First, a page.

Circa 1780, the couple welcomed a daughter, Mary Spangler. Soon thereafter, in 1780, son John Spangler was born.

In 1781, the York County Militia guarded prisoners taken in Maryland and Virginia.

On 19 October 1781, British General Cornwallis surrendered to American General Washington in Yorktown, Virginia and effectively ended fighting in the American colonies. Peace negotiations between the British and the American began in 1782. During that time, Charles Spangler was serving as an Ensign with the Fourth Company, First Battalion, York County Militia, commanded by Captain Peter Ford.

Within a few years of marriage, Charles Spangler and his wife left York County, Pennsylvania and migrated to Botetourt County, Virginia.

Circa 1785, daughter Sarah Spangler came along.

Son Charles W. Spangler was born in 1786. Along with this joy, the Spanglers experienced great sadness, when Charles’ father, Philip Caspar Spangler, died in 1786 in York County, Pennsylvania.

Daughter Polly Spangler arrived circa 1789.

In 1794, Charles Spangler was living in the Second District of Botetourt County, Virginia. According to the census taker, one other white male over the age of 16, other than Charles, lived at the residence. No males under the age of 16 and no females were enumerated.

In 1795, son George Spangler was born in Botetourt County, Virginia.

Sadly, sometime between 1795 and 1800, Charles’ wife, Susanna (Diehl) Spangler, died in Botetourt County. Also during that time period, Charles married his second wife, Anna Welsh.

Circa 1800, Charles and Anna Spangler welcomed son Daniel Spangler to the fold.

Son Jacob Spangler was born circa 1806 in Botetourt County, Virginia.

In 1810, the Spangler Family lived in Giles County, Virginia. Their household consisted of two males under the age of 10 (Daniel and Jacob), one male age 45 or older (Charles), one female under the age of 10 (name unknown), and one female age 45 or older (Anna).

Three years later, on 29 June 1813, Charles’ mother, Margaret Salome (Dinkel) Spangler died in York County, Pennsylvania.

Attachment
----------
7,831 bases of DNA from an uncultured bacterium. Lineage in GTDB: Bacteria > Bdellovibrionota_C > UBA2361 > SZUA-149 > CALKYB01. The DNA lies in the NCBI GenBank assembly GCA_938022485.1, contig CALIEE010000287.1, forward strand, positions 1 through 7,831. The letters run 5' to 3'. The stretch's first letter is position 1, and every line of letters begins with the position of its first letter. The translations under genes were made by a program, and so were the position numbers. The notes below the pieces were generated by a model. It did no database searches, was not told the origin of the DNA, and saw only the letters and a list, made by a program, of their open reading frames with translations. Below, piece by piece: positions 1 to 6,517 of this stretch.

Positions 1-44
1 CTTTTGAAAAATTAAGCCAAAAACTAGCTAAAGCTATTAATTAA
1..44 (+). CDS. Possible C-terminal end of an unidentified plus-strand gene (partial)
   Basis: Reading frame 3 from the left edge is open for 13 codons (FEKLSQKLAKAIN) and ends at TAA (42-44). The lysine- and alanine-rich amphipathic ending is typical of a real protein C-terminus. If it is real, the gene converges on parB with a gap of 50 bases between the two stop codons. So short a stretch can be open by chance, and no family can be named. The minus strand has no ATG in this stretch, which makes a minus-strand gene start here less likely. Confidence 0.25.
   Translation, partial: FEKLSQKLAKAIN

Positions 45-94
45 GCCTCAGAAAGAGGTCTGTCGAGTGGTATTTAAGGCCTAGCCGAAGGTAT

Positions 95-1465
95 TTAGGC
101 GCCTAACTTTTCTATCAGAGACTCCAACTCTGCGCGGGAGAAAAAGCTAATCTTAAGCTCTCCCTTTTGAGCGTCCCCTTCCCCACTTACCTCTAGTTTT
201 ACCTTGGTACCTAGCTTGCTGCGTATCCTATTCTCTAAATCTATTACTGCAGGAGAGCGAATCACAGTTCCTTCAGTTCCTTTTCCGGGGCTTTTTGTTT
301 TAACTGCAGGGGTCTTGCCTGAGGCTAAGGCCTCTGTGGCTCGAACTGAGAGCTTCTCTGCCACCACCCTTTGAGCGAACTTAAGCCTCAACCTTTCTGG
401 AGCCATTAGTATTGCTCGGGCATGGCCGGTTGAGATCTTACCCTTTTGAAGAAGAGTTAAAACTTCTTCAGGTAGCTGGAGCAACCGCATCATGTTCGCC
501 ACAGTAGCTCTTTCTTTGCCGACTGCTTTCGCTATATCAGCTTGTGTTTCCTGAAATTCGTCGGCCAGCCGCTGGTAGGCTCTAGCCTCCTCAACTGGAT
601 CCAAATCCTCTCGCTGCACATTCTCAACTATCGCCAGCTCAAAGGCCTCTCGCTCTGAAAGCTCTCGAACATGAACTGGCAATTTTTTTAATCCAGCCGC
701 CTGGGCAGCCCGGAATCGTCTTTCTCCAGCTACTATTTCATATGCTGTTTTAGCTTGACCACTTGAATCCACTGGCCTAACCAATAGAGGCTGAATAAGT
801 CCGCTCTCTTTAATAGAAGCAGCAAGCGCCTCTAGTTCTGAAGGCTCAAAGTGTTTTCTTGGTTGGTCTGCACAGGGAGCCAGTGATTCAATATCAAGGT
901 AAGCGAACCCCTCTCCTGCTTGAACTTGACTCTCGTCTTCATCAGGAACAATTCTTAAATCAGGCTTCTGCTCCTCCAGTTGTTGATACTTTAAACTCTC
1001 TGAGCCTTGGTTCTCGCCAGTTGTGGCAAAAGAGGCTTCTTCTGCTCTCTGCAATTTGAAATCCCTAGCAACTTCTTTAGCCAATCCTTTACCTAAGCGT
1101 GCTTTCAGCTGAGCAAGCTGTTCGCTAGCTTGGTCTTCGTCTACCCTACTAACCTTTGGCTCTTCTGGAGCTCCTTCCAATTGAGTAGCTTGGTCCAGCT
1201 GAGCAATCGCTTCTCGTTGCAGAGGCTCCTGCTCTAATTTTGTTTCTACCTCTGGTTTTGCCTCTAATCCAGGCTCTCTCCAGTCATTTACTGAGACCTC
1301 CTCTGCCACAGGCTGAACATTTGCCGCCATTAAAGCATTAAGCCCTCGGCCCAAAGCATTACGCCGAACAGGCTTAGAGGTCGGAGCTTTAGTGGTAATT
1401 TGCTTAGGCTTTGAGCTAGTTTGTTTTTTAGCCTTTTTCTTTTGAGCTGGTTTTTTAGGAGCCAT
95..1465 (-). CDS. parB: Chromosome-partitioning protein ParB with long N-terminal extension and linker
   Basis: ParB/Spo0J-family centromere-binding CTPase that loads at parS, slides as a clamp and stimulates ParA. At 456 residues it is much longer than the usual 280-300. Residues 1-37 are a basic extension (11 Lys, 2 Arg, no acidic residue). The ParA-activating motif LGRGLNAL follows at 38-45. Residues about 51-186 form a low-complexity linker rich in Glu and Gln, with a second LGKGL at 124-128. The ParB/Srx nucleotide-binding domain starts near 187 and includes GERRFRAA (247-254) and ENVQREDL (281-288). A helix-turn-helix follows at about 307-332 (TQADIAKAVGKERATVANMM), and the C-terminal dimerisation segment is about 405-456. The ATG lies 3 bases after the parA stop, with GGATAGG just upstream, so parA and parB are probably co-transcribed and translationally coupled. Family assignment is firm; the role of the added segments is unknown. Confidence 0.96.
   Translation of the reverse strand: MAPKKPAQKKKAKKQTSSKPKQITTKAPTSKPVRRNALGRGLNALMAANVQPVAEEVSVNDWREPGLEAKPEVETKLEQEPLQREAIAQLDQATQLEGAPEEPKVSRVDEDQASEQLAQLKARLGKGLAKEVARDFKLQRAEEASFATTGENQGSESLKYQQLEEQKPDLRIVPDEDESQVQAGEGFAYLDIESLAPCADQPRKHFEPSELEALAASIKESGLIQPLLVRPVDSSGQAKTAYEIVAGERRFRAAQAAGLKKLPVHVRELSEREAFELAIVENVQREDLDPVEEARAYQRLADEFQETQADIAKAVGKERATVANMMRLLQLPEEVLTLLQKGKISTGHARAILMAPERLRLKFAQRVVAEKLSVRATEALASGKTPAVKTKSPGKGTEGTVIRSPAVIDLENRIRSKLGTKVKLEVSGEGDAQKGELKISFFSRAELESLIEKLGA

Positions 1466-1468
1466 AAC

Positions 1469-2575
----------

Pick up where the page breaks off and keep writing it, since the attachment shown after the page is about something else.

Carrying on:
Circa 1815, Charles welcomed his youngest child to the world, a son named Adam Spangler.

In 1820, the Spangler Family lived in Botetourt County, Virginia. Their household consisted of one male under the age of 10 (Adam), one male age 10 to 16 (Jacob), one male age 45 or older (Charles), one female under the age of 10 (name unknown), one female age 10 to 16 (name unknown), one female age 16-26 (name unknown), and one female age 45 or older (Anna). Charles Spangler was a farmer.

In 1830, the Spangler Family still resided in Botetourt County, Virginia. Their household consisted of one male age 15 to 20 (Adam), one male age 20 to 30 (Jacob), one male age 80 to 90 (Charles, although he was really age 70 to 80), one female age 20-30 (name unknown), and one female age 50 to 60 (Anna).

Charles lived for three more years following the 1830 Census. He died on 16 September 1833, in Botetourt County, Virginia. He was about 77 years old.  He was buried with military honors.

Categories: Everyday People, On This Day, Spangler-Kenney Line | Tags: , , , , , , , | 2 Comments

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2 thoughts on “Charles Spangler

  1. Pingback: 52 Ancestors in 52 Weeks: Service | Princes, Paupers, Pilgrims & Pioneers

  2. Janis Hollingsworth Owl

    Hello, I am a descendant of Charles Spangler 1756, to George Spangler 1787, to Christian Peters Spangler 1844, to George Compton Spangler 1871, and so on. I am having a very difficult time with my DAR application due to a conflict in my lineage with George Compton Spangler 1871 (son of Christian Peters Spangler). His child’s birth certificate lists him as George CHRISTIAN Spangler and not George Compton Spangler yet his burial with wife Gertrude Bird lists him as a George Compton Spangler. Can you offer any assistance in solving this mystery?

    Liked by 1 person